The great Impressionist painter Claude Monet was shortsighted – and had cataracts as well. In 1923 he underwent cataract surgery, and then bought new spectacles featuring special ZEISS “Katral” lenses designed for cataract patients. With the new lenses Monet was finally able to see what his paintings really looked like – and he was disappointed by the dull colours he now perceived. He immediately started painting over many of his completed pictures with brighter colours – even his marvellous water lily paintings, whose freshness and clarity still enchant us to this very day.
Claude Monet, who was born in 1840 and died in 1926, is one of the most famous French painters. He left his indelible mark on the impressionist movement. Reflections and his specially selected colours are the hallmarks of his painting. Impressionist art focuses on the interaction of light, shadow and colours instead of portraying objects. His painting entitled "Impression, soleil levant“ from 1872 gave the entire movement its name.
Who would ever have thought that this outstanding artist had serious problems with his eyes? Claude Monet was shortsighted and suffered from cataract. He hesitated about having surgery for a long time before eventually making the decision in 1923. Afterwards, he purchased two pairs of spectacles from optician E.B. Meyrowitz near La Place Vendôme in Paris.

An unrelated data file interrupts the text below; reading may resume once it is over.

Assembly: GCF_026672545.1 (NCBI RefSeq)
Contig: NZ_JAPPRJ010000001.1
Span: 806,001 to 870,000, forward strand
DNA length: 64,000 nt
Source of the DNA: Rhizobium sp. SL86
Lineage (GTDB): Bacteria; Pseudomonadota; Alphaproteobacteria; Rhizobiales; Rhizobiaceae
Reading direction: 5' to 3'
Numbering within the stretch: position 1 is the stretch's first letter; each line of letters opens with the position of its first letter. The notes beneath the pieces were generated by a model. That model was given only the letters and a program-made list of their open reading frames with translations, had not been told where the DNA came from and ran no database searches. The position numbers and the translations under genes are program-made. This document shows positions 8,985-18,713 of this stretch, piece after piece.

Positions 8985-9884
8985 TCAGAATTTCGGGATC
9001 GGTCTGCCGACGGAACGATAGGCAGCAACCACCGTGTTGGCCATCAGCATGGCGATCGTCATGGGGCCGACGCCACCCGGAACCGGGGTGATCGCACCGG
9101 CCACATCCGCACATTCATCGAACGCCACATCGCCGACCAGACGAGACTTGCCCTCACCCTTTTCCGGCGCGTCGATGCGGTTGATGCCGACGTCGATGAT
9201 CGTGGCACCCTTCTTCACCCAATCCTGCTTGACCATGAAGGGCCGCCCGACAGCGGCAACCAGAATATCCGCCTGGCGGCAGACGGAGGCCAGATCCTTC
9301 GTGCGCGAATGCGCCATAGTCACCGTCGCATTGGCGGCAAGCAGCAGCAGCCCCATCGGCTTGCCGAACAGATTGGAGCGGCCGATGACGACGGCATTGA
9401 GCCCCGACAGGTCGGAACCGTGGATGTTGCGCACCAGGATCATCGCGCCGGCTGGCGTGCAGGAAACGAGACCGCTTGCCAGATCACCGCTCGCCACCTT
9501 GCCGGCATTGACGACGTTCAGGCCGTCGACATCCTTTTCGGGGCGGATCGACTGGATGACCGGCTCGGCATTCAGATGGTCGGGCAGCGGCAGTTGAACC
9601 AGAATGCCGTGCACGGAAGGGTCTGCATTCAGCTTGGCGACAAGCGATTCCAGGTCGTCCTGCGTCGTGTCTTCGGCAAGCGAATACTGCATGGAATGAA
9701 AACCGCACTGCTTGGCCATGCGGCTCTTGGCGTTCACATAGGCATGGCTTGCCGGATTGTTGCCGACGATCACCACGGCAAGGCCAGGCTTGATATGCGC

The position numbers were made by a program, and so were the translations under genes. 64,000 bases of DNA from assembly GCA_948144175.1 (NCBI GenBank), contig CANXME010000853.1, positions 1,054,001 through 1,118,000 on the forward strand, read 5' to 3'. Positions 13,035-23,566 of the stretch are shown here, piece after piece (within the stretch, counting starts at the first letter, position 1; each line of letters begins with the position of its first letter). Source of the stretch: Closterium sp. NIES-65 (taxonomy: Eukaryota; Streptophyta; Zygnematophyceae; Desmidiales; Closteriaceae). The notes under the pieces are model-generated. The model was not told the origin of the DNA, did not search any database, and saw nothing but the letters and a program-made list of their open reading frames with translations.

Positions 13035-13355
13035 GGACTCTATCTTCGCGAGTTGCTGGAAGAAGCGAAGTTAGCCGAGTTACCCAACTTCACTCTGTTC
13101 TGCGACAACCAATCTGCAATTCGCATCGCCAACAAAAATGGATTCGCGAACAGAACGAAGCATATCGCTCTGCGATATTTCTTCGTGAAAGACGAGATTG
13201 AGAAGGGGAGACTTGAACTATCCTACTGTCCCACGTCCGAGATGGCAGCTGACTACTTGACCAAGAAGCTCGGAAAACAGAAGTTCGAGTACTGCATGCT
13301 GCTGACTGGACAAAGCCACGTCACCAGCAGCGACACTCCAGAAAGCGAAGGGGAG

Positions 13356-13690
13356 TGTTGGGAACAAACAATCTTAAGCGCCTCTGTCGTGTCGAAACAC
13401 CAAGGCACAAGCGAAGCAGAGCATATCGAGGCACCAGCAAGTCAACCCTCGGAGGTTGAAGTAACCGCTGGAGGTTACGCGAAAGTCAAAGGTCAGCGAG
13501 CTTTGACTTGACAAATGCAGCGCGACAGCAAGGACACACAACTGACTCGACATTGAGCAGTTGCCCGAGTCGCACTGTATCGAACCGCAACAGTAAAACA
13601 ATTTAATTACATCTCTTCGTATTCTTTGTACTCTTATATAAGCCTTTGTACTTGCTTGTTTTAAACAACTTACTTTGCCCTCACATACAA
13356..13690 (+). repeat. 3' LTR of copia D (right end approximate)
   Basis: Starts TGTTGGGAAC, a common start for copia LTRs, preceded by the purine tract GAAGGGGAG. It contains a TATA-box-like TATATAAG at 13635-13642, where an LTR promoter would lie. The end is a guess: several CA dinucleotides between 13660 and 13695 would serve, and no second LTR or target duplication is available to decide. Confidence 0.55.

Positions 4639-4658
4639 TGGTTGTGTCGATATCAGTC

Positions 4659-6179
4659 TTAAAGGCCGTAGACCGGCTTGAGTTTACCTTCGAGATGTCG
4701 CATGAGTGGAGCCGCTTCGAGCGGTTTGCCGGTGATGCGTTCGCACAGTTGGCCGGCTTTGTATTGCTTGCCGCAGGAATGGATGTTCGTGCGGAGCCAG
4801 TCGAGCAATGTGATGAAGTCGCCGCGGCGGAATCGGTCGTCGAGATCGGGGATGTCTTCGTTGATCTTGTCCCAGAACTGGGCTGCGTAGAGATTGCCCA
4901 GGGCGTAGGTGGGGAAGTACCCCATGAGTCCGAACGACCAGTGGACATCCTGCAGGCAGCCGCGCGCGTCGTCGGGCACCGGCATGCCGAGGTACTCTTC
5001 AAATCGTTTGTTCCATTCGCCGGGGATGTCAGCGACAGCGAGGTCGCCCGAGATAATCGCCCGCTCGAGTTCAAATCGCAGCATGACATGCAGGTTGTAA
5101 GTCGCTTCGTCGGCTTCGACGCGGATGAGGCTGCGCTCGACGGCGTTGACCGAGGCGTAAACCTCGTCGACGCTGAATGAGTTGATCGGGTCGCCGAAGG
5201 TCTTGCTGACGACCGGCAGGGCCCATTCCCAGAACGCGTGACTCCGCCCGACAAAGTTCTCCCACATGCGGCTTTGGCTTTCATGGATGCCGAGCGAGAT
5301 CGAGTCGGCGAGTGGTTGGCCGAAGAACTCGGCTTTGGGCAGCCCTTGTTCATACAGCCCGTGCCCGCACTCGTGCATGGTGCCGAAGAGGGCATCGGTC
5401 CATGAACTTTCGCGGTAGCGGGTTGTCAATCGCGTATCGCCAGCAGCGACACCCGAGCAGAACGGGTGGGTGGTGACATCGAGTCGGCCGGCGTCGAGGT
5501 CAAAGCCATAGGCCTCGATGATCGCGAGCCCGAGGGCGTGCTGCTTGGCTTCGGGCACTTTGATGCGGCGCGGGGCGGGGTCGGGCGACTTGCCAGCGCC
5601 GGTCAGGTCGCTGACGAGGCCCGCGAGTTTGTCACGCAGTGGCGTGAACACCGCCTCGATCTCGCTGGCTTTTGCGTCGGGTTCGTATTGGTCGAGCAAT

These spectacles featured glass lenses from ZEISS. One pair had clear, and the other tinted lenses, each in tortoiseshell frames. These lenses were called Katral.
ZEISS started producing Katral lenses for patients who had undergone cataract surgery in a complex production process in 1912. They cost the equivalent of the rent charged for a four-room luxury apartment in a major European city at the time. As a relatively affluent painter, Claude Monet was able to afford these lenses in the later years of his life. They enabled him to pursue his artistic endeavours with even more fervour and enthusiasm than ever before. He suddenly saw that the colours he had been using until then had been too dull and promptly chose brighter ones.
Cataract is seen as the most common cause of blindness all over the world. It general affects people in old age. The disease leads to clouding of the lens in the eye, with the result that sufferers feel as if they are looking through a veil or curtain. It can cause total blindness if left untreated.
Today, however, cataract therapy is easier and more effective than ever before. In an uncomplicated procedure the lens of the eye is removed and a lens implant known as an intraocular lens is inserted. The two eyes are operated on separately. Leading-edge technology from ZEISS is used for the diagnosis, implantation and therapy of the condition.
The ZEISS product range still includes cataract spectacles, but in actual fact they are no longer necessary. The patient can simultaneously wear spectacles containing any remaining prescription power that they require. The optician will fit these in the normal way.
Today, you want to provide excellent outcomes for your patients using the latest technology that fits your practice. The cataract workflow involves many different steps and devices, from diagnosis to post surgery. What if these products worked together to make this process faster, more efficient and precise?